I think we’re itching for better web content. In conversations I’ve been having lately with colleagues and clients, I sense a growing readiness to bring more personality and art to what the corporate world usually produces.
We seem ready to make a web worth sharing. I think we’re tired of sending email newsletters 70% of people don’t open, and of seeing web stats that reveal most of our websites are wastelands, too.
This “corporate content” we collect and launch on the web is rarely something we would take to show and tell. It’s more a checkbox checked than a work of art. I can plead guilty to launching content that makes my eyes glaze over, naively believing that someone, somewhere, was going to use it.
But we, the publishers, the senders-of-email-newsletters, the online-communicators, the decision-makers; we are among the last gatekeepers left on earth. If we don’t say no to horrible content, who will?
I needed to ask my friend Harrison Mooney about this. He’s become a prolific blogger in his own niche lately, and writes new web content for ready audiences daily. I asked him what it takes to create content people care about.
“First of all,” he said, “calling us content creators makes us sound like automatons. If you want good writing, treat writers like humans.”
He continued: “If I’m writing about stuff that doesn’t interest me,” Harrison said, ”it’s not going to interest anybody else.”
Harrison also decried writers who crank out work for clients and aren’t proud to pass it along. “As soon as you finish writing something, why aren’t you excited to share it?” He argues that if writers were truly engaged with everything they created, their readers would be too.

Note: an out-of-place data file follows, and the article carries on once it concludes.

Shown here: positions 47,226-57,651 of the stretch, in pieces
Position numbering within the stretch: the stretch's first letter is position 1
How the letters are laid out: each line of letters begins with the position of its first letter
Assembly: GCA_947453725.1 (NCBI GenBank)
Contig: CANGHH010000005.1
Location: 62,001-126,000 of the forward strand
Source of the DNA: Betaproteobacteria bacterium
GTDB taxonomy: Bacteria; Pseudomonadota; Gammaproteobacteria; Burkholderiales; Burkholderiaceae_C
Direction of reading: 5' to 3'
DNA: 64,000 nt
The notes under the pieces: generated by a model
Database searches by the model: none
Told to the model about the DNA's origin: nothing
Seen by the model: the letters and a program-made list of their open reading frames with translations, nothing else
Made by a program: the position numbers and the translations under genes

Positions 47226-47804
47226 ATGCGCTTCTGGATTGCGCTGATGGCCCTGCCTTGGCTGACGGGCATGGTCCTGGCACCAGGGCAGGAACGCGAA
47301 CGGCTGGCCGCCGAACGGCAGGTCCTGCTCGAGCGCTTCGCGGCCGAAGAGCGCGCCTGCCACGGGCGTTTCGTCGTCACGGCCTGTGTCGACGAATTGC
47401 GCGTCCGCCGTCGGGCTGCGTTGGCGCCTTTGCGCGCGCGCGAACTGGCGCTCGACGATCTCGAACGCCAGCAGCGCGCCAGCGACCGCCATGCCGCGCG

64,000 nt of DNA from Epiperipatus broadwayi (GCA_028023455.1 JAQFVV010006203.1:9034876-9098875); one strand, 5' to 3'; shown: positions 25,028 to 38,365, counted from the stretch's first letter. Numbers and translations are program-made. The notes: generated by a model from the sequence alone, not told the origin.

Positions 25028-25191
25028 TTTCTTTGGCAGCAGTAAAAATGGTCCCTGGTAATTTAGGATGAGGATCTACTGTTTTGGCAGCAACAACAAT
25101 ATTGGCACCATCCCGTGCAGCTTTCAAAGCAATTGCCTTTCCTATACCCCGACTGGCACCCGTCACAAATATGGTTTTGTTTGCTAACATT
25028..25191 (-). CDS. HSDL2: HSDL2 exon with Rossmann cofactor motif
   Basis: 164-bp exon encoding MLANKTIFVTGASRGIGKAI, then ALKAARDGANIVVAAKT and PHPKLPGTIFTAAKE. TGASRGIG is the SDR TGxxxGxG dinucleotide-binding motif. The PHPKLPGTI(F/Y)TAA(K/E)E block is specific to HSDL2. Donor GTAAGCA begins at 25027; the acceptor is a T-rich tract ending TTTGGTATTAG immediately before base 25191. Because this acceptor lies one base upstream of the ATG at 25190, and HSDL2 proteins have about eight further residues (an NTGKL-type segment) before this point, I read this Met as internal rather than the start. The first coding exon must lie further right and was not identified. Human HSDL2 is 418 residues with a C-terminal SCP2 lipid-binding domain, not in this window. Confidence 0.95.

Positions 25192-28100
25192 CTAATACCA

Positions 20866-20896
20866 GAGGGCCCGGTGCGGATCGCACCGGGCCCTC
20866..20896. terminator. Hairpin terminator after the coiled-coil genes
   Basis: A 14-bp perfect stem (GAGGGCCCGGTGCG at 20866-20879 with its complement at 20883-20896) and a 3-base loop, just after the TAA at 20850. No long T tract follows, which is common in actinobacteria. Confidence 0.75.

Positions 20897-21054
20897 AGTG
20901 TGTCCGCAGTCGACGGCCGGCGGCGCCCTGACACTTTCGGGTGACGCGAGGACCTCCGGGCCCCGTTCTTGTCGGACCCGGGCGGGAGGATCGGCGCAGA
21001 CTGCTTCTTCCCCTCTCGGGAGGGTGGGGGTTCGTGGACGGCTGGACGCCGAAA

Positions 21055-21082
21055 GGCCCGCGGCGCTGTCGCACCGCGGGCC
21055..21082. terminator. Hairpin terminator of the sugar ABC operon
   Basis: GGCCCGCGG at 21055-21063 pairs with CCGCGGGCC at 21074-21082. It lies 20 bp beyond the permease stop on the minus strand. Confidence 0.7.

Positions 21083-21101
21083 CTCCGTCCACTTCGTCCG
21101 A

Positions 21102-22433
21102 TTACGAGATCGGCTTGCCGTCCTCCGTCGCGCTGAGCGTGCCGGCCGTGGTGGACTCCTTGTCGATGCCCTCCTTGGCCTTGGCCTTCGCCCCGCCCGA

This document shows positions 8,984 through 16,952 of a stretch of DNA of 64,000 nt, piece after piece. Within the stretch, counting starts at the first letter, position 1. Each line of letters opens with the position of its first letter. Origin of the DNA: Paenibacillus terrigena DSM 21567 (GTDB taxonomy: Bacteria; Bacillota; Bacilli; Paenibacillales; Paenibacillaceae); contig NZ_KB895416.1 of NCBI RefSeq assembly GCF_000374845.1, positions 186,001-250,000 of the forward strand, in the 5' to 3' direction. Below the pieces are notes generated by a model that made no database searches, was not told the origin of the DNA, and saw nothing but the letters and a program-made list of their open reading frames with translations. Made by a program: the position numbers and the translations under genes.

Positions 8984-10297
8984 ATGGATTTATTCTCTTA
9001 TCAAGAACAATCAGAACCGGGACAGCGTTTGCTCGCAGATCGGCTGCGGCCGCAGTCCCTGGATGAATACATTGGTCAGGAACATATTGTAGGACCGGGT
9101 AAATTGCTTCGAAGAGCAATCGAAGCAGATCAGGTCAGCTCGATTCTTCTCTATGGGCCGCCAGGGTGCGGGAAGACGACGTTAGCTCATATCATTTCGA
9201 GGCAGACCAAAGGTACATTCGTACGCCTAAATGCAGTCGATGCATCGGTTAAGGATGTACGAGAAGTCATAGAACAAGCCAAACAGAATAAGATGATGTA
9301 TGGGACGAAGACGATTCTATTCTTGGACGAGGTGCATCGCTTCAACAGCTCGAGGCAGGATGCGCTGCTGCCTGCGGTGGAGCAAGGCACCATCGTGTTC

This very human filter can sound foreign in a corporate context. It means being ourselves, relying on our own tastes and biases, which sometimes clashes with the corporate identities we’re often tasked with puppeteering.
This is exactly what Domain7’s president Shawn has been working hard to share with people in his recent posts about the Social Executive.
It’s a push towards leaders being more human online. Human leadership, offline and on, influences everything. It’s why WestJet staff can sing you a song on a flight without seeking permission from their bosses, and why reps at Zappos can make the gut-level decision to treat you well without filling out a form first. A human company is modelled first by a human leader, who frees up human employees to say and do very human things.
This applies to web content, too: when we’re free to be human, we’ll say and do things that other humans appreciate. We’ll bring art and magic and truth and personality to our game, instead of reverting to being cold robots, slaves to our corporate overlords.
It’s just the kind of humanity we need around the corporate web. I’m fed up with business communication defaulting to the same-old corporate blah, and I think you are too.
To writers, creatives, artists, I say this: the business world needs you. You’ve been arms-length for too long, seeing involvement in the corporatocracy as selling out. It’s not a compromise, it’s influence. The currents of business are the tributaries of culture; these are the rivers that can send ideas all across the world, and unless you splash your humanity and art into this stagnating channel, this place won’t change.
We need your passion, your humour, your art to inject these dull corporate channels with life. We need the magic of real writers, makers, dreamers to illuminate these placid gray cubicle walls. Bring your vibrant souls to the communication systems that help make up our world.
And to business, I say this: You need art. You need it so bad. If you want to truly reach people, it’s not going to be through clinical, careful systems. It’s going to be kind of offbeat, slightly terrifying and surprisingly real, and it’s the only stuff that’s ever going to inspire people.
There is no such thing as content. The only thing that causes a commotion is hand-crafted, hard-fought, heart-infused art. Everything else is just placeholder copy.
This is a guest post by Kevan Gilbert. Kevan’s ideas, speaking and writing are usually in partnership with Domain7—a web agency on a mission to humanize the web. You can discover more of Domain7’s storytelling and strategy work at Domain7.com. Kevan is a proud dad and doting husband, and has been known to improvise songs for almost any occasion.
Kevan works as content strategist for Domain7—a web agency on a mission to humanize the web. He’s 5-foot-8 and wouldn’t do well in a fight, but could maybe talk his way out of one. You can find more about Domain7’s clients, team, projects and thoughts at Domain7.com.
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